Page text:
Providing a much-needed perspective on exclusion and discrimination, this book offers a distinct geographical approach to the topic of hate studies.
Of interest to academics and students of human geography, criminology, sociology and beyond, the book highlights enduring, diverse and uneven experiences of hate in contemporary society. The collection explores the intersecting experiences of those targeted on the basis of assumed and historically marginalised identities.
It illustrates the role of specific spaces and places in shaping hate, why space matters for how hate is encountered and the importance of space in challenging cultures of hate. This analysis of who is able to use or abuse space offers a novel insight into discourses of hate and lived experiences of victimisation.
by the author. This chapter will reveal more about that study, focussing on buses as a space that produces hate for disabled people. This chapter looks at the impacts of such abuse, examines examples of sometimes orchestrated aggression, and considers why bystanders seem to do little to help the victims. The chapter will close by offering some potential solutions generated by disabled people to counter the phenomena, which in UK legal terms, is known as disability hate crime. Disability hate crime Since the de-regulation of bus services in the UK in the
Introduction It is well established that disabled people in the UK experience high levels of hostility, harassment and violence ( Hughes et al, 2012 ; Clayton et al, 2016 ). Those with learning disabilities and/or mental health conditions have a heightened chance of victimization than those with physical disabilities only ( Sin et al, 2009 ; Clement et al, 2011 ). The types of hostility and prejudice faced are wide-ranging, from ‘low-level’ verbal incidents to physical violence resulting in death, but all can seriously impact on wellbeing ( Quarmby, 2008
Introduction This chapter explores connections between visibility and situated vulnerability for those targeted on the basis of identities of ‘race’ and faith, sexuality, transgender and disability – intersecting differences historically (re)produced as threatening to prevailing social orders ( Tyler, 2013 ; 2020 ). We argue that who or what becomes hyper-visible (through challenges to socio-spatial arrangements) and subject to the harms of hate (through which meaning and value becomes stuck to subjects, objects and places ( Ahmed, 2001 )), is constituted
‘beyond hate’ (Bowler and Razak; Hall). Contributors also consider dimensions of hate in relation to specific and intersectional communities including ‘race’ and religion (Bowler and Razak; Butler-Warke; Clayton et al; Goerisch), sexuality (Browne and Nash; Clayton et al), gender and transgender identities (Durey et al; Vera-Gray and Fileborn: James and McBride), Gypsy and Traveller identities (James and McBride), disability (Clayton et al; Hall; Daly and Smith; Wilkin) and social class (Butler-Warke). However, all contributions, in different ways, argue for the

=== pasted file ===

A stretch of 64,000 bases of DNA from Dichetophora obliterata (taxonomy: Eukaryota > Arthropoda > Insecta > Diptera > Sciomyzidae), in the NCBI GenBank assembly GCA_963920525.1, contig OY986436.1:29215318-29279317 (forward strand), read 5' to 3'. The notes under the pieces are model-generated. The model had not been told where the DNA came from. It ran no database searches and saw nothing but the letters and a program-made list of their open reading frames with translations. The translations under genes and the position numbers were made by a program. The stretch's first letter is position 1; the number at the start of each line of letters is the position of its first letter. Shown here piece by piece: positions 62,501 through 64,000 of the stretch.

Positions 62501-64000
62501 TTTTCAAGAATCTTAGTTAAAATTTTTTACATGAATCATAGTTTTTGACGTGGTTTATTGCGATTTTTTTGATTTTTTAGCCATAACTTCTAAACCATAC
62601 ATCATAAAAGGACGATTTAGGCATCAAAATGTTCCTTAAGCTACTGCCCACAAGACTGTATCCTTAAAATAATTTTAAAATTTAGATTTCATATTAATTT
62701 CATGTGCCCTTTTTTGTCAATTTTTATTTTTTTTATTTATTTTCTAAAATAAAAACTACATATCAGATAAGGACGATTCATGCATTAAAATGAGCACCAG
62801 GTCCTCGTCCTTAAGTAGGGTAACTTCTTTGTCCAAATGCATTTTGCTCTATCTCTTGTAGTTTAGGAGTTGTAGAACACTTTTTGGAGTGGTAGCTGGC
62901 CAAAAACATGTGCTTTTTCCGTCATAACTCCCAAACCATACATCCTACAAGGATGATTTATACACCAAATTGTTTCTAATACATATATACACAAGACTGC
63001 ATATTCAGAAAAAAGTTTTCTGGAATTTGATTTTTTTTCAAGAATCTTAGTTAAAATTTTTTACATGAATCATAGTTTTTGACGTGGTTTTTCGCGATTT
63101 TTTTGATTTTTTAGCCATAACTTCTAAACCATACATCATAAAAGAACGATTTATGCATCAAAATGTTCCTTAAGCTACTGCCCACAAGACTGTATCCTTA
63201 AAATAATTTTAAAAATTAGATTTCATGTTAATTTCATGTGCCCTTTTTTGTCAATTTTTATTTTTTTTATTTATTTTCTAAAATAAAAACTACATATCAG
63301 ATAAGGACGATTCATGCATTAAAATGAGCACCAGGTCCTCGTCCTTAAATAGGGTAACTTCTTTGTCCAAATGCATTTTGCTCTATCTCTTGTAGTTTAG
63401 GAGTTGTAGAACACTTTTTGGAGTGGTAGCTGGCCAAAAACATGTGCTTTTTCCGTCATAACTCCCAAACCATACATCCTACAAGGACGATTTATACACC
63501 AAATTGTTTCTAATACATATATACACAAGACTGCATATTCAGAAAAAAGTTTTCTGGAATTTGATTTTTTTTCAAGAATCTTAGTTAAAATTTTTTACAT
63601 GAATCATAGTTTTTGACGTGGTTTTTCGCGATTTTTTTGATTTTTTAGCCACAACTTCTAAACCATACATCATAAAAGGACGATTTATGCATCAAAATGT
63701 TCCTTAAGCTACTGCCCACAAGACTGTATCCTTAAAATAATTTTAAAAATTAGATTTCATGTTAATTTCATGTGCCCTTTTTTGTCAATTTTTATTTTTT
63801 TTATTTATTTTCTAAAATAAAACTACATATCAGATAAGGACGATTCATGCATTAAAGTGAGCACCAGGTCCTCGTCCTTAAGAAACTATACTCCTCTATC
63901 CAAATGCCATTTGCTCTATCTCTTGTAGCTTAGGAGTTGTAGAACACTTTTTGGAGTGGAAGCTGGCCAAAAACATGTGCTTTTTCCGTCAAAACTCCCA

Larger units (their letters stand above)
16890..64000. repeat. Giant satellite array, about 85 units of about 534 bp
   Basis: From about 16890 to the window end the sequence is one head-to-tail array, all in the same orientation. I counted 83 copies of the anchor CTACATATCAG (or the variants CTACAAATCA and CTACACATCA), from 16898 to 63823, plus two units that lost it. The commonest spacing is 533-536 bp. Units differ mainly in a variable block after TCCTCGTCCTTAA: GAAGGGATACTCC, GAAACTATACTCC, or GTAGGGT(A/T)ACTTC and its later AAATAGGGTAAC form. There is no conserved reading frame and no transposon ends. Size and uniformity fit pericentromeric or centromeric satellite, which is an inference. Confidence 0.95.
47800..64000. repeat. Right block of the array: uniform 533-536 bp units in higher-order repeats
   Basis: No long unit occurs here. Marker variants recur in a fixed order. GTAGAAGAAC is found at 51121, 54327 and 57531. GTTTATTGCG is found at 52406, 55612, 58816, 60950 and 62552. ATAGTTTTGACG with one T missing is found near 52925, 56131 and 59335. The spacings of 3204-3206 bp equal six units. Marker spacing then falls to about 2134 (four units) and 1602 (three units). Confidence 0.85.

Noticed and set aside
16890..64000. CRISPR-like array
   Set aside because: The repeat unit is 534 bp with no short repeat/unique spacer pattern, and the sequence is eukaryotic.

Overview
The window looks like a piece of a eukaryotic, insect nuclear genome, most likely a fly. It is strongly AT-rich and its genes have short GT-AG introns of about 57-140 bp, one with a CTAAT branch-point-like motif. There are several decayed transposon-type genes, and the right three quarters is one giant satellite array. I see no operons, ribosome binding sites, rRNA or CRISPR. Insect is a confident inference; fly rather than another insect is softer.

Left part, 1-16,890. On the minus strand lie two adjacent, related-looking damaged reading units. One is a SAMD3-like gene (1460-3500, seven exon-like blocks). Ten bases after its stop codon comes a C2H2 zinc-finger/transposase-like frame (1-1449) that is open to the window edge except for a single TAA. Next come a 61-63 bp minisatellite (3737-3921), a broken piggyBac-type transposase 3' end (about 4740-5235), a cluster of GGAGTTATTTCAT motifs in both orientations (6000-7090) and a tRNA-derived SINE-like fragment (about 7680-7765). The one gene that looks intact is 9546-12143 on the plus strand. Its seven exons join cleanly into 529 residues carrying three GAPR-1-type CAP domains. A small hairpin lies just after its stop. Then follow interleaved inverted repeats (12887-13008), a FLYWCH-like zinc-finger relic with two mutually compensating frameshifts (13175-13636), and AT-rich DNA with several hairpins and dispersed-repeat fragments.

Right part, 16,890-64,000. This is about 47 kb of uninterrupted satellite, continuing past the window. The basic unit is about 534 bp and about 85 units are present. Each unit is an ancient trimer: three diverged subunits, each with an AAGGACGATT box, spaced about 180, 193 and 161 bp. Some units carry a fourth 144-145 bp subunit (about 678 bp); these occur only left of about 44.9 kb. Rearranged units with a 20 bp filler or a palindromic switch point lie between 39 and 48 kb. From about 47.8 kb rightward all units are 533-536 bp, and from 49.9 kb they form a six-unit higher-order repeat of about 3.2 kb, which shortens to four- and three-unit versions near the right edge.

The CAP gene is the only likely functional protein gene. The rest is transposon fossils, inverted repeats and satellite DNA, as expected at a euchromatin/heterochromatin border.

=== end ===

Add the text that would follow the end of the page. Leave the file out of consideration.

you have been targeted because of your disability, race, religion, sexual orientation or transgender identity, or are aware of someone else who has been targeted, we want you to report it. Reporting hate crime is important. If you report it, we can deal with it, we can prevent the same thing happening to someone else and together we can work to rid Scotland of hate . ( Police Scotland, 2021b , emphasis added) The stated potential of reporting to address and even end hate is supported by government policy statements; for example, in the Foreword to the UK
offers an important insight into disability hate crime on public transport pointing to the ever-changing nature of this form of mobility with it also being a necessity for many. An additional set of spatialities that are important in understanding the complex landscapes of hate are associated with specific events – such as conferences, protests, marches, parades and other public events – which may be one-off or repeated regularly. Such events are often connected with specific organizations or networks of groups who have an online presence alongside the event they are
type. While accounts from Black and Asian female students, lesbian, gay and bisexual students, as well as those reporting some form of disability were represented, the accounts belonged primarily to young, white, heterosexual female students. While ethnicity, sexual orientation and disability are implicated here, and suggest a complex relationship regarding marginality (for a discussion of which see Roberts et al, 2019 ), and will likely generate important variations in experience and response to IVA, the most significant predictor of experiencing IVA – and sexual
subsequent mishandling of the case by police, fuelled the introduction of the Crime and Disorder Act 1998, which is generally accepted as the first piece of ‘hate crime’ legislation in England and Wales ( Mason-Bish and Duggan, 2020 ). As the idea of crimes motivated by hate or prejudice as worthy of unique attention grew, other nationally recognized strands of hate crime were introduced: religion (2001); disability and sexual orientation (2003); and transgender identity (2012). This means that there are now five nationally monitored strands. Notably, ‘gender’ was not
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